The Turkish government, however, has suggested that the protests are part of a plot against the country, involving foreign governments and financial institutions.
Earlier this month, Hurriyet quoted Turkish Prime Minister Recep Tayyip Erdogan as hinting that Israel was “delighted” with the protests.
Remember: it is never the narcissist.
Not so surprisingly, I am not the only one latched on to this theme in observation (and, for the record, I am not in touch with anyone else on it either)!
“Paranoia and police power are never a good combination, but Turkish Prime Minister Recep Tayyip Erdogan appears to have readily embraced both,” writes blogger Jonathan Turley (June 17, 2013) on his eponymous blog (“When Paranoia and Police Power Meet: Erdogan Denounces International Media Conspiracy”).
This next represents the ranting — not really, in fact not at all — of a most diplomatic Turkish journalist, Mustafa Akyol:
Foreign leaders and the news media can help by advising Erdogan to focus on reconciliation and restraint. But they should do this sensitively, so as not to further provoke the quintessential Turkish paranoia that there is always a “foreign finger” behind every social turmoil.
When the powerful work “behind the curtain” — in the land o’ winks ‘n’ nods, in the smoke filled back rooms, in the quiet words delivered with a handshake and a palm full of money, that sort of thing — the opacity of that governance inspires speculation in the public mind: anything is possible and just about anything slipped into the information stream — the media — may be treated as credible for being so difficult to challenge.
Effects may not be reserved for the public mind only: the same deceptive and disingenuous practices involving mind and mouth may have effects on their practitioners: if they know themselves to have “bent and twisted it some” on the way through their minds and out of their mouths, who else might be duplicitous?
I’ve coined the term “Facsimile Bipolar Political Sociopathy (FBPS)” (see “Coins and Terms”) to approach the common autocrat’s messianic ambitions, delusions of grandeur, the want of pleasing mirrors (start with the morning’s newspaper or mention on television), the rejection of criticism, and the abject fear of unknown conspiring others.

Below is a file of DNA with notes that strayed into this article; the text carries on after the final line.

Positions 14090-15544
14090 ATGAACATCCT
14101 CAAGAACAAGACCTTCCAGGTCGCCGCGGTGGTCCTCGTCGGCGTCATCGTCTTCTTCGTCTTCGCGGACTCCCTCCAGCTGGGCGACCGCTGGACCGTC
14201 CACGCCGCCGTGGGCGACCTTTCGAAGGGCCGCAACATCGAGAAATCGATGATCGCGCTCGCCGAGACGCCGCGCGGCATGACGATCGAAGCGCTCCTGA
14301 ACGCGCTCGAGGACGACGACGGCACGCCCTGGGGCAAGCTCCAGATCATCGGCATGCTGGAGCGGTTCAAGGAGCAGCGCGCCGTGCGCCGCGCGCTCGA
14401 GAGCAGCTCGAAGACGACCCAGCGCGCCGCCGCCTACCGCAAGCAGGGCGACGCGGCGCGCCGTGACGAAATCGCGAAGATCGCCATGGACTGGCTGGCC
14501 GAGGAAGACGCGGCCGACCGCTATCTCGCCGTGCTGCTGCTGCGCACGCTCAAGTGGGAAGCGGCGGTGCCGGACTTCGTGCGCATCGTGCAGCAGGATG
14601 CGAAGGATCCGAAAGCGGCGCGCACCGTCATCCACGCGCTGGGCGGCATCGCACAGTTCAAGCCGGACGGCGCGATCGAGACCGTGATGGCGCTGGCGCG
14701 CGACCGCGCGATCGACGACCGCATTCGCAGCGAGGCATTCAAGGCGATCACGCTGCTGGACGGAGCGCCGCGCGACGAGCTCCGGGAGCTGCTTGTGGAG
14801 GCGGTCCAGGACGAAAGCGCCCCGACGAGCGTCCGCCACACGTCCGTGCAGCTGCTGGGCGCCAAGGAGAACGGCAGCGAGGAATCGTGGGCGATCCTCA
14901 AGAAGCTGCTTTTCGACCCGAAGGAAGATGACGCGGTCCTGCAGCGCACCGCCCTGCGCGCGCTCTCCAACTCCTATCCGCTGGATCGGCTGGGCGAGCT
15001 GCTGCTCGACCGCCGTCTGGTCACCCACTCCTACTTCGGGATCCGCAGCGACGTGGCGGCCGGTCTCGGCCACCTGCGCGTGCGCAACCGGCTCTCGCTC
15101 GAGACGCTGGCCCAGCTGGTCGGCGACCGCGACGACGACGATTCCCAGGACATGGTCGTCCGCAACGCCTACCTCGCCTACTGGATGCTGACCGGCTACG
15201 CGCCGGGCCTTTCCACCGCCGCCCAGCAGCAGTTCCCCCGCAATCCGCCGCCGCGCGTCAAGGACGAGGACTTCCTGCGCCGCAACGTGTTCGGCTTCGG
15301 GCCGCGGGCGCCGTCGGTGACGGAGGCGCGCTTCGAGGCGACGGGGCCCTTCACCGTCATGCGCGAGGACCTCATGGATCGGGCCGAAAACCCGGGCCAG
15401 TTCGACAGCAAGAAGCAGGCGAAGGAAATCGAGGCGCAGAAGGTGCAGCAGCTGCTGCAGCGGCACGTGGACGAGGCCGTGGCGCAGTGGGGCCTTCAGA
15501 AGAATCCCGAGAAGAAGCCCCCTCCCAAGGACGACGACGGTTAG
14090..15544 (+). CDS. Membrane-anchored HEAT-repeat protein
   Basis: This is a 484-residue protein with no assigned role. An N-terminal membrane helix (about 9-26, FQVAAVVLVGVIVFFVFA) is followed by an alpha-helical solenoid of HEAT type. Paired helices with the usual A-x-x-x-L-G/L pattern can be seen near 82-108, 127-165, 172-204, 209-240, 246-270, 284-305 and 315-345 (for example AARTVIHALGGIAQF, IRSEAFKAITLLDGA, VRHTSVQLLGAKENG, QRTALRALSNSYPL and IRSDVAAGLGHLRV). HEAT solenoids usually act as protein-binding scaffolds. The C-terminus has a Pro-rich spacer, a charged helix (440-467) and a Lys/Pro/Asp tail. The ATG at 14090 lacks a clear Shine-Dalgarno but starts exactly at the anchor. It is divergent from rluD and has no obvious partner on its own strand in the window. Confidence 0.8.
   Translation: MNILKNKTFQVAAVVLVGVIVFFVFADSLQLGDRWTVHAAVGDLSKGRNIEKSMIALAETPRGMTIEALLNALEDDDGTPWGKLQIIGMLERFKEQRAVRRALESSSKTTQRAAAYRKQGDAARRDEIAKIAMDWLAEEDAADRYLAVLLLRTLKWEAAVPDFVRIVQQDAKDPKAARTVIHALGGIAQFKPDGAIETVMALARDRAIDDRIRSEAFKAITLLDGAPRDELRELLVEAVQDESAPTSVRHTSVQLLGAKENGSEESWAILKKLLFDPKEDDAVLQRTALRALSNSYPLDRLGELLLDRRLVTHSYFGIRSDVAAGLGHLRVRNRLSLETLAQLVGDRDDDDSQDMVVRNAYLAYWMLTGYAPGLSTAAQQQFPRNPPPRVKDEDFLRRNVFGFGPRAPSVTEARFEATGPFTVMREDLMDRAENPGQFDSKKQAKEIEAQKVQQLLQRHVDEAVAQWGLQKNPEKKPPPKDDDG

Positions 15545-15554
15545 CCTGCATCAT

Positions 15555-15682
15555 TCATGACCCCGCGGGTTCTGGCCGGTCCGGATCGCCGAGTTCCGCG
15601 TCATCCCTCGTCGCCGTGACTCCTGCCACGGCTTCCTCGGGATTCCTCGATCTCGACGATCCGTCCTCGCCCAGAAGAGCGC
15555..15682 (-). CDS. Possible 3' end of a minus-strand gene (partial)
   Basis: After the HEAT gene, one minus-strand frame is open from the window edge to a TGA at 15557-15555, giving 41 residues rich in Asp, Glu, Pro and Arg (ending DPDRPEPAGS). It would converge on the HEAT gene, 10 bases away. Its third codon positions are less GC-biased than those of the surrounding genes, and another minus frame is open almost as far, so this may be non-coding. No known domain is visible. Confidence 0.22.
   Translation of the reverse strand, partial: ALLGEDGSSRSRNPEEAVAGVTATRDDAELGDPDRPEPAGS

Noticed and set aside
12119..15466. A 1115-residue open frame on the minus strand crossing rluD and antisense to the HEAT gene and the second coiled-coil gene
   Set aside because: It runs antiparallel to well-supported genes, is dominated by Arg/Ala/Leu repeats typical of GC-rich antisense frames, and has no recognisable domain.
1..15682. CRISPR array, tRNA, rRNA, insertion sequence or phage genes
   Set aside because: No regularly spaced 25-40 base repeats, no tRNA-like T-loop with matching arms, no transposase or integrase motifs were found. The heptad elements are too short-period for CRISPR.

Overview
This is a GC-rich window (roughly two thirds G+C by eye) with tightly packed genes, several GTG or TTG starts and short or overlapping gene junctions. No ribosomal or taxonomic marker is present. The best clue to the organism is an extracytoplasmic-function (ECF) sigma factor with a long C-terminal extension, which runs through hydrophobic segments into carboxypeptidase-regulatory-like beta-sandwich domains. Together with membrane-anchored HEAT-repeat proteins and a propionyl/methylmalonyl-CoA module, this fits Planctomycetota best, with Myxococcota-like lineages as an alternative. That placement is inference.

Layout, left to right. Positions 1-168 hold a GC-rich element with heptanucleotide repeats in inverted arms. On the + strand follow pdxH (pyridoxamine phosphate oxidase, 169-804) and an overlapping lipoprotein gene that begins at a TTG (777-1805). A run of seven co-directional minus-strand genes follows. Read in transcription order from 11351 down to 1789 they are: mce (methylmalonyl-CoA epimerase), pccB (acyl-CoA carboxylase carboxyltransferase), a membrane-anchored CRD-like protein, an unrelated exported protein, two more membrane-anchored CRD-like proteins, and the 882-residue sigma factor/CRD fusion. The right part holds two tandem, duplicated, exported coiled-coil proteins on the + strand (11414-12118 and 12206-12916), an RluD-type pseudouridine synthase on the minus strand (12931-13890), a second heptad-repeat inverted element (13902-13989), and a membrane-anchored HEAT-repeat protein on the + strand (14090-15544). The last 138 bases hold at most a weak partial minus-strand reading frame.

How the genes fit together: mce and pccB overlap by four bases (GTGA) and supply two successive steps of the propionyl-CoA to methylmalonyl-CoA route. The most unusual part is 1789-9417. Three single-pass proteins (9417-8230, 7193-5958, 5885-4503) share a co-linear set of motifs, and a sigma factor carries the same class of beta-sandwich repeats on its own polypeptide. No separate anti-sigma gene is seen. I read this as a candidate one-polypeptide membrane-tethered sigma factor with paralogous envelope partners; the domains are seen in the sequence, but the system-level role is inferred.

The uninformed mind cannot wrestle with itself in regard to FBPS, but the informed one may, for the hazy confrontation with imaginary demons devolves back toward a more clear and clarifying confrontation with one’s self.
The cool headed Mustafa Akyol warms again to the theme a little later in the month of June with an article in Al-Monitor:
Erdogan, wondering why his whole nation does not love him unequivocally for all the great things he has done, soon found the real culprit behind the anger in streets: “foreign powers” and their collaborators such as “the interest (loan) lobby.” The more extensively the foreign media, such as CNN International andThe Economist, covered the protests and criticized the government’s heavy-handed response, the more Erdogan and his followers became convinced about an ill-intended “foreign hand” behind the masses.
How long before Prime Minister Recep Tayyip Erdogan sees himself accurately mirrored in the dissenting domestic press and the comparatively disinterested professional journalism of Big Media worldwide?
If he is lucky, he will see himself more as he really is, his people more as they truly are and aspire to be, and the world itself more as it really is and may become.
Of course, an adjustment like that — one moving from self-aggrandizement and the mania for control to produce it (most often by pandering and slandering through time itself) toward greater appreciation and respect for others plus accommodation, compassion, fairness, and inclusion — may require exceptional courage and insight.